Smith, Cynthia Leitich. Jingle Dancer. Illustrated by Cornelius Van Wright and Ying-Hwa Hu. New York: Morrow Junior Books, 2000. ISBN: 0-688-16242-8.
Jingle Dancer is a children’s
book about a Muscogee, or Creek, girl who gets herself and her dress ready to dance for the first time at the next powwow,
a Native American social and spiritual event that includes dancing, drumming, singing, and eating. Jenna needs four rows of jingles for her dress and during the course of one day she sets out to borrow
them from four different relatives.
is written in a repetitive rhythmic style that is attractive to children. This
and the sound words used throughout the story make the story come to life just like a song.
The story is set in contemporary times.
It is about the transferring of tradition from one generation to the next. Jenna
and her Grandmother live in a modern home surrounded by relatives who live nearby. They
love and practice their traditional dance, the Jingle Dance. This dance has been
passed from generation to generation. In fact, the author explains in the note
at the end of the book that “Obigway and other Native women of Canada
are often credited as the first jingle dancers”.
"This story is very much about reciprocity,
sharing, and respecting elder women--a tribute to my grandmas and great aunties. It is often noted for featuring a professional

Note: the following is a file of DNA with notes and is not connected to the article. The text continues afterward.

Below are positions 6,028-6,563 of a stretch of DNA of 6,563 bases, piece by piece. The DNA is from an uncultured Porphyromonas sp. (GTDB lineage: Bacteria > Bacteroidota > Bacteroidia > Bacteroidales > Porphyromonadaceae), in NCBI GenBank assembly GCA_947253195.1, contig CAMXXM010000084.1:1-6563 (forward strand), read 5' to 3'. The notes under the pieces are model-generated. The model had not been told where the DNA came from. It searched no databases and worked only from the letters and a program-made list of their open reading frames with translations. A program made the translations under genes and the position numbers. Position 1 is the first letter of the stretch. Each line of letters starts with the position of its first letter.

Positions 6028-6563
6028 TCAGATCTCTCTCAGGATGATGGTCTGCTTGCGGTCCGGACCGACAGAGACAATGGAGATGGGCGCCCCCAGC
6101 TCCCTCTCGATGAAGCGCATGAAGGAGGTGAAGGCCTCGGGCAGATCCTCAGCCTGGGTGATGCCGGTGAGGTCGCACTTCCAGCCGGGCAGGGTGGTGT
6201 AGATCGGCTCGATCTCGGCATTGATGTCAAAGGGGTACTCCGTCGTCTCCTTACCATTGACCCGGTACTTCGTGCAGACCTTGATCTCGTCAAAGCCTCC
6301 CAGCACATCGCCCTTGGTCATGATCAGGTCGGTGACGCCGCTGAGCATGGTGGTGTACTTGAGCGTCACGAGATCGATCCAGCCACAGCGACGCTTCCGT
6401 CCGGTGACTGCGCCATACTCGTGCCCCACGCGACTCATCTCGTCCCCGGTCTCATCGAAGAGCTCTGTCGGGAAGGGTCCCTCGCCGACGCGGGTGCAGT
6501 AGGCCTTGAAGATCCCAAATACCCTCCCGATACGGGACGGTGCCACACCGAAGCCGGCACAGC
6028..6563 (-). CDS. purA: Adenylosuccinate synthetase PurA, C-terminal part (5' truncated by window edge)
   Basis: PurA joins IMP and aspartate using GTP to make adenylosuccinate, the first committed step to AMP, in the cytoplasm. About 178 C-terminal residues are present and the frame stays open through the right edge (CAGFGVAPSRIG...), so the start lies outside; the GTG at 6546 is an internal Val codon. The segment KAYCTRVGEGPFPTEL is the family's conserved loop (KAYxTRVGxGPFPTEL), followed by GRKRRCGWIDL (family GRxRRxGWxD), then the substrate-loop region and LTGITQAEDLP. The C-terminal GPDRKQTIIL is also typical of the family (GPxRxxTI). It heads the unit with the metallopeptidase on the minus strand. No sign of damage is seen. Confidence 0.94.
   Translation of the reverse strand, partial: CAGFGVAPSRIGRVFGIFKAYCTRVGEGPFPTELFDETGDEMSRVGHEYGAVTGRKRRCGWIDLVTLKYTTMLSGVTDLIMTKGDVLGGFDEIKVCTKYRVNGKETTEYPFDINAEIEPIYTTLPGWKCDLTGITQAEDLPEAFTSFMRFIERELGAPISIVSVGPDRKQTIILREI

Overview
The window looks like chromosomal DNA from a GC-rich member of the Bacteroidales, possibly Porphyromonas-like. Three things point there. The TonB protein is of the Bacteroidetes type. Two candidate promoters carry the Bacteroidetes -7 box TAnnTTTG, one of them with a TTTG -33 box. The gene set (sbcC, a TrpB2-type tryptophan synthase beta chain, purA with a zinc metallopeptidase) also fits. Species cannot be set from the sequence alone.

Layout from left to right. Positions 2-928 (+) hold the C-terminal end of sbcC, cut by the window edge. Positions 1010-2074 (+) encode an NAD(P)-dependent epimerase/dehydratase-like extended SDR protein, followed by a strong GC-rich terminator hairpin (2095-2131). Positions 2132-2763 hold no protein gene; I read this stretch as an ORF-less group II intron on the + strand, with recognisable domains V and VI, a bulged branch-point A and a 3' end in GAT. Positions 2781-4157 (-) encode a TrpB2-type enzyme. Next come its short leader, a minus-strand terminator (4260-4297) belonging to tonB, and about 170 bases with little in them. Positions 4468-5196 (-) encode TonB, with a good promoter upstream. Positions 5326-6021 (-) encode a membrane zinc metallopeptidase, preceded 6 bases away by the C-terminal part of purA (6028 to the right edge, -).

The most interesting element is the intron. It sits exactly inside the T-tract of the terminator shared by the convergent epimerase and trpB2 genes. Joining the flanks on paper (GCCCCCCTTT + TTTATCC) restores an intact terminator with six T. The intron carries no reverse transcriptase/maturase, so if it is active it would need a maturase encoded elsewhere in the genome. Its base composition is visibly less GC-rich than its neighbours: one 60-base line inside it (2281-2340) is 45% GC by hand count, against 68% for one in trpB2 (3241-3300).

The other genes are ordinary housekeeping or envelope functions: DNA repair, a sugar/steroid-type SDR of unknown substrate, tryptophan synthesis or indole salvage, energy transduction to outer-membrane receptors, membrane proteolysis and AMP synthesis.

Native woman character, Cousin Elizabeth, who is a lawyer, and for the fact that the illustrations include biracial Native
people, such as Black Indians.”--Cynthia Leitich Smith
are done in watercolor and using pastel colors that give the story a real life effect. Each
character has unique facial expressions that represent the characteristics of the Creek people accurately. The clothing used by the characters tells us the importance that the jingle dress and other outfits used
during a powwow ceremony have to Native Americans. People dress in contemporary
clothing at home and at work; however, they wear special outfits for their dances and ceremonies at the powwow.
Cornelius Van Wright and Ying-Hwa Hu, are a married couple that belongs to different cultures.
They believe in respect for all communities; therefore, they put a lot into research in order to provide accurate information
and avoid stereotypes about the culture they are illustrating. (Illustrator Interview by Cynthia Leitich Smith Resources)
of all cultures, especially dancers, will enjoy learning about the jingle dance. Teachers
can create a lesson in which they compare and contrast dances from different cultures.
They can concentrate on the steps, the dresses, and even the importance of the dance to the community.
Smith, Cynthia Leitich. Cynthia Leitich Website. http://www.cynthialeitichsmith.com/auth-illHuVanWright.htm., July 13, 2005.